How To Use a Credit Card Like A Responsible Adult
- Written by Candice Elliott
Used properly, a credit card can have all sorts of benefits. Used improperly, it can drag you into bankruptcy. We’ll teach you how to use a credit card.
A credit card can be a blessing or a curse. Some people refuse even to touch one. But if you know how to use one, it is a tool like anything else.
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Why You Want a Credit Card
There are a lot of good reasons to have a credit card.
Sign Up Bonuses: Because there are so many credit cards to choose from, there is a lot of competition between them. One of the best ways to attract new customers is with fat sign up bonuses. The points acquired through a sign-up bonus can be cashed in for things like free air travel, free hotel stays, and statement credits.
Perks: You accumulate points when you spend on a rewards credit card that can be turned into the same things we listed in the sign-up bonus section but just having a particular card comes with perks. Things like airport lounge access, rebates when you sign up for Global Entry and TSA Pre-Check, free checked bags, and cash back on every dollar you spend.
Grace Period: If you pay for something in cash, the money is gone immediately. When you pay with a credit card, you have to the due date to pay for the purchase. You should never spend money you don’t have on a credit card but if you only get paid once a month or your income is sporadic in the case of a small business owner or freelancer, having those few extra weeks for the money to come in can be helpful.
Consumer Protections: Many credit cards come with certain consumer protections. If you buy something that is lost, damaged, or stolen, your credit card may ensure it. The dollar amount and amount of time your item is covered for differs by card, but it’s not only the fancy rewards cards that provide this so read your fine print.
If you dispute a charge on your card, the credit card company will go to bat for you against the vendor. The burden is on the vendor to prove the charge is legitimate. Until they do, most cards will remove the cost from your account. If you use a debit card, the burden is on you to prove the charge was not legitimate.
Fraud Protection: If your credit card is stolen or hacked, you are only responsible for the first $50 in charges. Debit cards offer similar protections but only if you notify the bank within 48 hours. Fail to do that, and you can be held liable for the first $500 in charges.
It also takes a few days for the money from those charges to be reimbursed by the bank which means you may have no access to cash. There is no such worry when your credit card is hacked. It’s the bank’s money missing, not your own.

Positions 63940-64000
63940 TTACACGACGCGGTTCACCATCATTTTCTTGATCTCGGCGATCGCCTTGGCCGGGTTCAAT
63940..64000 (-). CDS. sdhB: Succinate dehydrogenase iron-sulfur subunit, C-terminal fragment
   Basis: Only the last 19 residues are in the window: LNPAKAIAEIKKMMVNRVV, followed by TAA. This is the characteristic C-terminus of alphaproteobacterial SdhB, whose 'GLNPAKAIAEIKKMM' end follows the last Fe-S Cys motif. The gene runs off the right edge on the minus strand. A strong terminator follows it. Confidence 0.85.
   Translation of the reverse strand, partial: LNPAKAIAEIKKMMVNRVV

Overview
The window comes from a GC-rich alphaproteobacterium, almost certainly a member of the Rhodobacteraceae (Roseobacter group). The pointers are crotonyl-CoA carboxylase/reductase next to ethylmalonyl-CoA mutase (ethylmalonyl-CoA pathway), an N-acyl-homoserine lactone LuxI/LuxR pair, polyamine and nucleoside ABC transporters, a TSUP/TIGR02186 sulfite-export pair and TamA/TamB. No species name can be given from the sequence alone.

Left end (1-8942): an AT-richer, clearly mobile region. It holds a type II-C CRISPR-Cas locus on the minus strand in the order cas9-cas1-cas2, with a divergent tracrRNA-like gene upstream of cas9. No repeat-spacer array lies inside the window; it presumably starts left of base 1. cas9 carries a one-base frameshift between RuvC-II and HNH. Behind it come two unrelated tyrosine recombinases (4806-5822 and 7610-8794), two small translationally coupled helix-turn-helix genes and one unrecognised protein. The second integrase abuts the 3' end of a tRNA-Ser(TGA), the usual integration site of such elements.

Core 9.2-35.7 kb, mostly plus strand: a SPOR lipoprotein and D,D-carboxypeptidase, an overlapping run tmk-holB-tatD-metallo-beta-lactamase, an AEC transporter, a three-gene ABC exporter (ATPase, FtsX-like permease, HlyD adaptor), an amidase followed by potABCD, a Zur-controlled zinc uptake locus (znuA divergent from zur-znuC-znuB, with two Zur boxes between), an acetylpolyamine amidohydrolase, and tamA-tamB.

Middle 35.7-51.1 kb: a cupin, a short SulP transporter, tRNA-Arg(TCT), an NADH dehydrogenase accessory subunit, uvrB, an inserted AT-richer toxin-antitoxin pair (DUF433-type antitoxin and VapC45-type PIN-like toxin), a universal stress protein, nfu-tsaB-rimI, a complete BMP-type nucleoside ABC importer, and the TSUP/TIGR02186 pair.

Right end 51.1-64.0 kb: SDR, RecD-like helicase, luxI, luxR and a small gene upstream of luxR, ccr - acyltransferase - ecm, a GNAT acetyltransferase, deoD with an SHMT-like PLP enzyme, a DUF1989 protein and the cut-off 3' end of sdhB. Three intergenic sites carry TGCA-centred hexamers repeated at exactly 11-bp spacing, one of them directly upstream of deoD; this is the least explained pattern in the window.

Price Protection: If you buy something and see if, for a lower price within a certain amount of time, your credit card will refund the difference in price.
Travel Protections: When you pay your travel expenses with a card that offers travel protections you can be compensated for a canceled or interrupted trip, lost or delayed luggage, and even accidental death or dismemberment. Your card may also provide rental car insurance.
Pay Over Time: If you have a big purchase that can’t wait, like a new water heater or a car repair but you don’t have the cash, you can “borrow” the money interest-free with a 0% APR credit card.
The 0% interest rate won’t last forever, but there are some cards extending it as long as 24 months. Just be sure to pay off the entire balance before the 0% period is over or the remaining balance is subject to the new APR.
Emergency Fund: Your credit cards are not meant to be your primary emergency fund. You should ideally have 3-6 months worth of expenses in your checking account for that. But if something catastrophic happens, a natural event causes major damage to your roof, for example, it might cost more to repair it than you have saved. Hopefully, insurance will cover it, but it could be months before you see that money.
You can’t live without a roof in the meantime so you can charge the repairs to a credit card. It’s not ideal, and you may have to pay some interest, but it’s better than being homeless.
How to Choose a Credit Card
With some many cards to choose from, how do you decide?
What Perks You Up?: Decide what perks you are most likely to use. People sometimes get dazzled by the travel benefits of a certain card, but in reality, they don’t travel enough to get much value from it. A cash back card might be a better choice.
The cash back cards come with different rewards too. Some give more points for groceries or dining out than other categories. Some give a flat amount of points for all categories; some have categories that change quarterly. Look at your budget and see where you spend the most money. Choose the card that rewards that.
Annual Fee: Some rewards cards have an annual fee. This can be worth it if you take advantage of the rewards but if you don’t think you will choose a card without the fee.
Interest-Free: If you have debt on another card you would like to pay off, choose a card with a long 0% APR introductory period and transfer the balance to the new card. You can pay off the debt much more quickly when you aren’t accruing interest.
No Forex: If you travel internationally, make sure your card doesn’t charge a foreign transaction fee; it can be as much as 3% which adds up to a long trip.
Ding Ding Ding: Each time you apply for a credit card, your credit score takes a small, temporary ding. But a ding none the less so before you apply for any card, see what your chances of being approved are.
If you don’t know what your credit score is, you can get a ball park number at Credit Karma. The site will also show you a list of cards you can probably get with that score so be sure only to apply for cards that you have a shot at getting approved for.